Gamification, Reactions and You
Gamification is precisely what it says on the tin: you are giving something (in this case your forum) some of the traits of a game. This might sound trendy, but it’s existed in some form or another in forum communities for years. Consider the ubiquitous “karma” systems that have been in vogue for some time. For those of you who are unfamiliar, these systems allow a user to award another user points (karma being a common name for them) for good posts. Sometimes these systems also allow users to take said karma away. This principle is still seen in the up/down vote system on sites like Youtube.
The theory behind these systems is simple. You’re giving your users an extrinsic reward for posting on your forums. Humans are wired to enjoy such systems, and in their absence I’ve even seen forumers use postcounts as a way of “keeping score” on the boards. It might sound silly, and in fact it probably is, but accumulating these points in whatever form clearly presses a button somewhere deep in our lizard brains. Anything that presses these buttons is going to increase the engagement of a good number of your users. You only have to look at how obsessed people can be with their number of “likes” on Facebook to see that.
So why not implement such a feature in your board right now? Well, as I mentioned there are pitfalls. By extrinsically rewarding behaviour, you put the emphasis on the reward rather than the behaviour itself. For example: if you give the user a thousand point bonus for posting 500 times on your board, some might see this as a simple bonus for contributing. Others will simply spam posts in an attempt to get their bonus. The goal has changed from participating to simply getting the shiny object. It’s been my experience that users who are extremely focused on “winning” are rarely great contributors, and these systems can feed into ugly parts of the human psyche.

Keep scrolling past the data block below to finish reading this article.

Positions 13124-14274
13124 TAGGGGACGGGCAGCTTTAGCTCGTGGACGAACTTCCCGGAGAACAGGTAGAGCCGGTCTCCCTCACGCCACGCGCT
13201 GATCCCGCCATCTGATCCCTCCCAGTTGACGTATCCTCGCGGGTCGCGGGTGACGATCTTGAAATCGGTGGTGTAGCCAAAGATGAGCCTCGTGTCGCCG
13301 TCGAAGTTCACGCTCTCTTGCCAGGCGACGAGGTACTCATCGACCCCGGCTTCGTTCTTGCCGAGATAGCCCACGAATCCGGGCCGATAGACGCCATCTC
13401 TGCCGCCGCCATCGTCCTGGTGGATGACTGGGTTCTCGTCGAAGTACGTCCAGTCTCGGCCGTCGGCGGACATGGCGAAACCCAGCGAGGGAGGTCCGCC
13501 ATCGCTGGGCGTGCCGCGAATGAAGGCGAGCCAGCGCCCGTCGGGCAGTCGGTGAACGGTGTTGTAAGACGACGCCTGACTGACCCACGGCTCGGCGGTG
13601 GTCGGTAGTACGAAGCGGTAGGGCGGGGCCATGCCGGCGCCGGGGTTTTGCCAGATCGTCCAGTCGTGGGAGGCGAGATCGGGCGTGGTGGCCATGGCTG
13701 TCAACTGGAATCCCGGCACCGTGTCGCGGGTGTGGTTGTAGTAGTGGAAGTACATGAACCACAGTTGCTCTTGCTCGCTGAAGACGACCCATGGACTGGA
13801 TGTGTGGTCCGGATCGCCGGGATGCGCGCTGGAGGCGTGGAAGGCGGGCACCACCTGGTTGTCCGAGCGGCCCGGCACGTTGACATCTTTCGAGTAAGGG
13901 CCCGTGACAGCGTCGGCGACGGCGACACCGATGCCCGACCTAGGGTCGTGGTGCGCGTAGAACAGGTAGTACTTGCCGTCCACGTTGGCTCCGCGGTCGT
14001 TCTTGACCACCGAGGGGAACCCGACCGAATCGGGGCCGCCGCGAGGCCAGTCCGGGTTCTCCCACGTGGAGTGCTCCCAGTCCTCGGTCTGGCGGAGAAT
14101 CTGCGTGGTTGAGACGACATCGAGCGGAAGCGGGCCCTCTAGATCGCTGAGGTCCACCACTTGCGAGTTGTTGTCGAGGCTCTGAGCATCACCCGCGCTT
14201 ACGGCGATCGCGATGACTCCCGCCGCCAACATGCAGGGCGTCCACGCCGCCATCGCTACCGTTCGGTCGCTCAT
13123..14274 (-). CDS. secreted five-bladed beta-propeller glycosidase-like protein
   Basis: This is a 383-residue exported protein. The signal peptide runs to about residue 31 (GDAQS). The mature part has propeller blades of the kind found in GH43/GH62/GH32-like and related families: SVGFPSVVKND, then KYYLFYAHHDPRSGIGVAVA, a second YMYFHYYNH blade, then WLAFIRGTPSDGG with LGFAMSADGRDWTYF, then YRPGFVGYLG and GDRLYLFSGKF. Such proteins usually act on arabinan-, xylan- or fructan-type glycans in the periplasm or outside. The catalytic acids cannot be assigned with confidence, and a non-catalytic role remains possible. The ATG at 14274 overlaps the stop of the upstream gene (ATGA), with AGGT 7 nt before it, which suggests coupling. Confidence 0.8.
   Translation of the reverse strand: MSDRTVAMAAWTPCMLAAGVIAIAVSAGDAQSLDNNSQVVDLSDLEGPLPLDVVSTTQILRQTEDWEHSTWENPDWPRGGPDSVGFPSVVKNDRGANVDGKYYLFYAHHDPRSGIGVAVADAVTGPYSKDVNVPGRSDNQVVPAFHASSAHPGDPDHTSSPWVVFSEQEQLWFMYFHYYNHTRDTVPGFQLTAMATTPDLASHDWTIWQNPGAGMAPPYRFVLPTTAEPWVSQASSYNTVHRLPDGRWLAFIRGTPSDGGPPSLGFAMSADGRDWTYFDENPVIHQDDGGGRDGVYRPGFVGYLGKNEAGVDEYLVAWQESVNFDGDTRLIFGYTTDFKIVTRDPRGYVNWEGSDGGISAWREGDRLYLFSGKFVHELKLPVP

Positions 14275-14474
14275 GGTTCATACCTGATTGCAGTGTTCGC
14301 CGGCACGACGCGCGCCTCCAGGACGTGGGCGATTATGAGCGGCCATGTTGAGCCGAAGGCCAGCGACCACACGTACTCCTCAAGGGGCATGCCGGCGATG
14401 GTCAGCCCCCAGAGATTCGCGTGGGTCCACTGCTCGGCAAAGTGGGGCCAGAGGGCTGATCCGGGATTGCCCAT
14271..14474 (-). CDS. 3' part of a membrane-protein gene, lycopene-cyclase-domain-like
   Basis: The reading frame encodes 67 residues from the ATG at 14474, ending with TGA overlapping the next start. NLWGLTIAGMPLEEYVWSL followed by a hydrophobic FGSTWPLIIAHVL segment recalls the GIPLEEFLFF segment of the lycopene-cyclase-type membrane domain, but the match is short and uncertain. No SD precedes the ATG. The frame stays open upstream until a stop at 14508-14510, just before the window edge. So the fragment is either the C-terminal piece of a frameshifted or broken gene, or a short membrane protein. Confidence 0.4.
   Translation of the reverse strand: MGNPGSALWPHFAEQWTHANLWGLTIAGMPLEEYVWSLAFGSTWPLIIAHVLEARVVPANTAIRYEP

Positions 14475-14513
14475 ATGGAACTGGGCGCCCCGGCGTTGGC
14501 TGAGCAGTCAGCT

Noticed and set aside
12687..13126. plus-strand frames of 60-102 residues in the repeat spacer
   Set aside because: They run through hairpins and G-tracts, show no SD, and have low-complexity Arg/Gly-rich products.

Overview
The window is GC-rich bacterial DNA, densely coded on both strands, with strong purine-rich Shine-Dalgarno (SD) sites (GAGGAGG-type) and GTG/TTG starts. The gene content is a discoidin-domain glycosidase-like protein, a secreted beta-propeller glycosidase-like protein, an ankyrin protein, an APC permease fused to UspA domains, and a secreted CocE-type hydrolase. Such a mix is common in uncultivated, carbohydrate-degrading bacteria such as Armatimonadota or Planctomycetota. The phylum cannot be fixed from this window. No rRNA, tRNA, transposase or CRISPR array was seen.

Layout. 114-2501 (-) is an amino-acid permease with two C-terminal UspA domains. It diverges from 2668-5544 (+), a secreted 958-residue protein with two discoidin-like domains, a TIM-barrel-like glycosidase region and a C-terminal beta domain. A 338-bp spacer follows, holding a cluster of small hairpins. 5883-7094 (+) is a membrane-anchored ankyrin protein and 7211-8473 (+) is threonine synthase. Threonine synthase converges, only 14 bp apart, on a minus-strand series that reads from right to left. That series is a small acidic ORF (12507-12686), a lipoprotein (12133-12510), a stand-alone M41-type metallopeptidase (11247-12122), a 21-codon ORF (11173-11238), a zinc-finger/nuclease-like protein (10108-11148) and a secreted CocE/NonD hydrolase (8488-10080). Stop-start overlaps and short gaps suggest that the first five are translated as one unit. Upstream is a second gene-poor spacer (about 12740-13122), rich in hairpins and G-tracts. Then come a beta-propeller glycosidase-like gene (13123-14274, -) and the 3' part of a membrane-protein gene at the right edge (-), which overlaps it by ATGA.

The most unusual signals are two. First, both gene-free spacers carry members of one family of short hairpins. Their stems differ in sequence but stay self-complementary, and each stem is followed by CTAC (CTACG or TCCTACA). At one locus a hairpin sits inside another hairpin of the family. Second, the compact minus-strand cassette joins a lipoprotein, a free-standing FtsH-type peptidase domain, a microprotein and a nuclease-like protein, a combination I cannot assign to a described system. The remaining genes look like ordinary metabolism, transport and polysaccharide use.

How do you deal with this problem? By being very careful what behaviours are rewarded by your system. Fortunately, the Reactions system that’s built into Vanilla software is eminently customisable, so you should be able to find a mix of reactions that create the atmosphere you want; and badges make a great reward system for good contributors. Try and avoid any actions that can be “farmed”, or repeated over and over again to grind out points. For this reason, at Penny Arcade I’ve disabled common badge rewards like postcounts.
Since turning on and off reactions is trivial, think of what kind of actions you want your users to repeat and then build specific reactions to encourage them. For example, of the stock reactions available in our Vanilla install, the two I chose to leave active were the Awesome and Agree buttons. My reasoning (which I’ll admit was largely retroactive) was that it takes a decent amount of effort to craft a post that people will find awesome, and that having a simple way for users to show agreement with a post without posting in the thread would cut down on clutter. It largely worked out well, and the system has been sufficiently popular that we rarely hear complaints from our notoriously persnickety userbase. Once you’ve figured out what kind of stuff you want your users to post, adding a reaction for it is a great way to reward them for doing so.
A final word of caution: be wary of negative reactions in the hands of your users. Having simple, one click access to negativity appeals to some of the least pleasant forum dwellers around. You’ll quickly find grudges forming, or users simply downvoting anyone who disagrees with them or goes against the forum consensus. Next to the humble report button, I’ve found these kind of user feedback to be shaky at best, and I eventually won the fight to have the downvote button turned off the Penny Arcade. Simple access to positivity is great. Simple access to passive-aggressive meanness leads to the dark side. And by the dark side, I mean Youtube comments…
Guest post by Patrick Groome. Patrick is the Administrator of the Penny Arcade forums. Penny Arcade is one of the most popular and long running gaming webcomics and organizer of the PAX gaming conference.